As for why they prefer shallow waters, that’s because it’s more convenient for the shrimp to feed on algae. Algae are floating in the water. It’s easier to devour the algae even when they just casually swim.
When they run out of decaying plants or algae, shrimp will snack on live plants. However, their mouths are so small that they barely tear the live leaves, let alone destroying them.
Due to their small mouth size, they also eat plankton, tiny dead fish, and bacteria. Usually, shrimp of bigger size don’t eat those stuff, but the smaller shrimp ones will gladly take them.
Fun Fact: Shrimps need to molt periodically. Molting means they shed their tight exoskeleton that protects their delicate body and begin to grow a new, bigger one that fits their current body size. Adult shrimp molt every 1 to 1.5 months, while the juveniles molt every 4 to 10 days. The newly grown shell takes a few hours to harden. During this time, shrimp are prone to be a target of predators, including other shrimps. As a crustacean, shrimps are notorious for eating their counterparts. So, when a shrimp is molting, the other might be already preying on them since they are more vulnerable.
What To Feed Freshwater Shrimp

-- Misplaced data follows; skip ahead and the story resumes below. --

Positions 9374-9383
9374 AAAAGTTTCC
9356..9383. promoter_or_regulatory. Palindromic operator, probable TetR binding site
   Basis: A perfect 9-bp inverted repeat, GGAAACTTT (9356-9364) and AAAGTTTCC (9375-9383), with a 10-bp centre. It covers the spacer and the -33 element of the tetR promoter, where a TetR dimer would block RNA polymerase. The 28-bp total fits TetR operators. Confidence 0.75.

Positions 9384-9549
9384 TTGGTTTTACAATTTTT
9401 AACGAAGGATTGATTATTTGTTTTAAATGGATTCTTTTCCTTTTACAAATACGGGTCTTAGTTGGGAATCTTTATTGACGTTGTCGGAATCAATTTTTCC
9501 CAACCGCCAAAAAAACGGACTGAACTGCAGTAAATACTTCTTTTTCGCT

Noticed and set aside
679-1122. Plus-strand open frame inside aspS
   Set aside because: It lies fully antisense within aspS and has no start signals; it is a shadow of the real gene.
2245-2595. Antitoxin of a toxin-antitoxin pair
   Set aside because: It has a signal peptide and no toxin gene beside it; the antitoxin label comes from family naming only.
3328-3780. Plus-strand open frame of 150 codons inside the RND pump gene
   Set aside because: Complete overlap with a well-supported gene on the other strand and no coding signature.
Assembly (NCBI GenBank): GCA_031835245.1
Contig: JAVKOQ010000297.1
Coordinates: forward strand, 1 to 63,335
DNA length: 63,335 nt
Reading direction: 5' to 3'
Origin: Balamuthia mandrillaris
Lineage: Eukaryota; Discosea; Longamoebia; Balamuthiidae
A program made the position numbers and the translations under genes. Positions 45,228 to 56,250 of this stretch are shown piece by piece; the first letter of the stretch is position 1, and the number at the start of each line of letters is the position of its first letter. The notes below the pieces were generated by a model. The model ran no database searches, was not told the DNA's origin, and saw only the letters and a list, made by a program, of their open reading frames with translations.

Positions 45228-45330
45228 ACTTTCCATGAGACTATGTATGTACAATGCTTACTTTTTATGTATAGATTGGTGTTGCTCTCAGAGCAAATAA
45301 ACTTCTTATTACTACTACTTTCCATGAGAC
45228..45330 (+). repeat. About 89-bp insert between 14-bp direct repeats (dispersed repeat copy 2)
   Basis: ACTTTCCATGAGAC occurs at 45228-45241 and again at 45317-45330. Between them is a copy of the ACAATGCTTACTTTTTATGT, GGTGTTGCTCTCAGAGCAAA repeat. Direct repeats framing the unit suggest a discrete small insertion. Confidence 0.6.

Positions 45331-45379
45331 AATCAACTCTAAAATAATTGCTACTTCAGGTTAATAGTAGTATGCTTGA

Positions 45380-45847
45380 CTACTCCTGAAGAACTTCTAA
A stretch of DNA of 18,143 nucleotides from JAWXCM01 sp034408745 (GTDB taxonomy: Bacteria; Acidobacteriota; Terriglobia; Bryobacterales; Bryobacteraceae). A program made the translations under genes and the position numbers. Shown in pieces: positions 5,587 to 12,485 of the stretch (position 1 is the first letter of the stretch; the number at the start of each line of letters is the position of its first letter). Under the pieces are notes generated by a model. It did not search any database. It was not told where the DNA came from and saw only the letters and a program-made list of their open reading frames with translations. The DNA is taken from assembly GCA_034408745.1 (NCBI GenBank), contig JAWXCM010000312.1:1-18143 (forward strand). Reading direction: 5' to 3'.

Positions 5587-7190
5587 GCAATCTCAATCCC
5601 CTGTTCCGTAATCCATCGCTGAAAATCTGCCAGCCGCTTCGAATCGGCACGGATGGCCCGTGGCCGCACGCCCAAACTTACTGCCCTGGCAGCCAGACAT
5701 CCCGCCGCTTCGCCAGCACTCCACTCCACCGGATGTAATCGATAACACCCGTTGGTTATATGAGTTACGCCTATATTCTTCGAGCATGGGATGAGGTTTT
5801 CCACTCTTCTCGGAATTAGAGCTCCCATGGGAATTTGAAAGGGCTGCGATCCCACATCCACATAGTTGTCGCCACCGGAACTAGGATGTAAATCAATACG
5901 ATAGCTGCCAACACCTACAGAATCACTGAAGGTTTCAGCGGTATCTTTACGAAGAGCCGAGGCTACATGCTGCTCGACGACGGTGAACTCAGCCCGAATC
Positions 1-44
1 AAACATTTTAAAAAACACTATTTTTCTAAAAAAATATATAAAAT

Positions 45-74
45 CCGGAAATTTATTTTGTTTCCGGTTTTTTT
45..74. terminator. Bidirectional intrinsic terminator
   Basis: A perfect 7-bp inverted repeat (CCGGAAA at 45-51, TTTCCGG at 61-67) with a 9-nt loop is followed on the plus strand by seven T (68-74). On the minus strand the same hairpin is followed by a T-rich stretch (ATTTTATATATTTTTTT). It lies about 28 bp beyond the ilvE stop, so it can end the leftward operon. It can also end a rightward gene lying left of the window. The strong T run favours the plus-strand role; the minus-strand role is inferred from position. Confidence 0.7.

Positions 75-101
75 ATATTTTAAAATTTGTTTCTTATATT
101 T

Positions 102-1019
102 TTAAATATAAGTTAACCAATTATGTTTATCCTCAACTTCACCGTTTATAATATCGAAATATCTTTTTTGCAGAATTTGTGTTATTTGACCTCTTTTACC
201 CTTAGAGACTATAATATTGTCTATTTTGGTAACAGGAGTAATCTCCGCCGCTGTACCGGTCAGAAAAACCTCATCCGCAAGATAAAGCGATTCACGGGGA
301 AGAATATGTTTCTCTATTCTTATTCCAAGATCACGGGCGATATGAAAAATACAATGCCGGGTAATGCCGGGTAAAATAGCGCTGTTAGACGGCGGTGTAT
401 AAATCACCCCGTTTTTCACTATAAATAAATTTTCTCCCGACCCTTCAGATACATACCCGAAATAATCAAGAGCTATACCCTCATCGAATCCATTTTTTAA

Freshwater shrimp that you can keep in your house tanks are generally not picky eaters. They require plant-based food with an addition of animal protein and will devour anything available. As a shrimp-keeper, you need to support your pet’s well-being by fulfilling their nutritional needs. Here are a few foods you can feed your shrimp to keep them healthy and thriving.
Algae is the number one food source for shrimp in the wild or tanks. Green algae are rich in vitamins and proteins, which are great for shrimp’s well-being.
Therefore, it is strongly advisable to add shrimps only into a mature tank that already has green algae inside. There won’t be sufficient food supply if you put them in a newly established tank.
Shrimps only eat green algae and won’t touch the brown ones. Still, they can help you keep the water environment clean since they will keep nibbling on the algae almost 24/7. Red Cherry and Amano shrimps are two incredibly famous species to be housed in tanks that do this.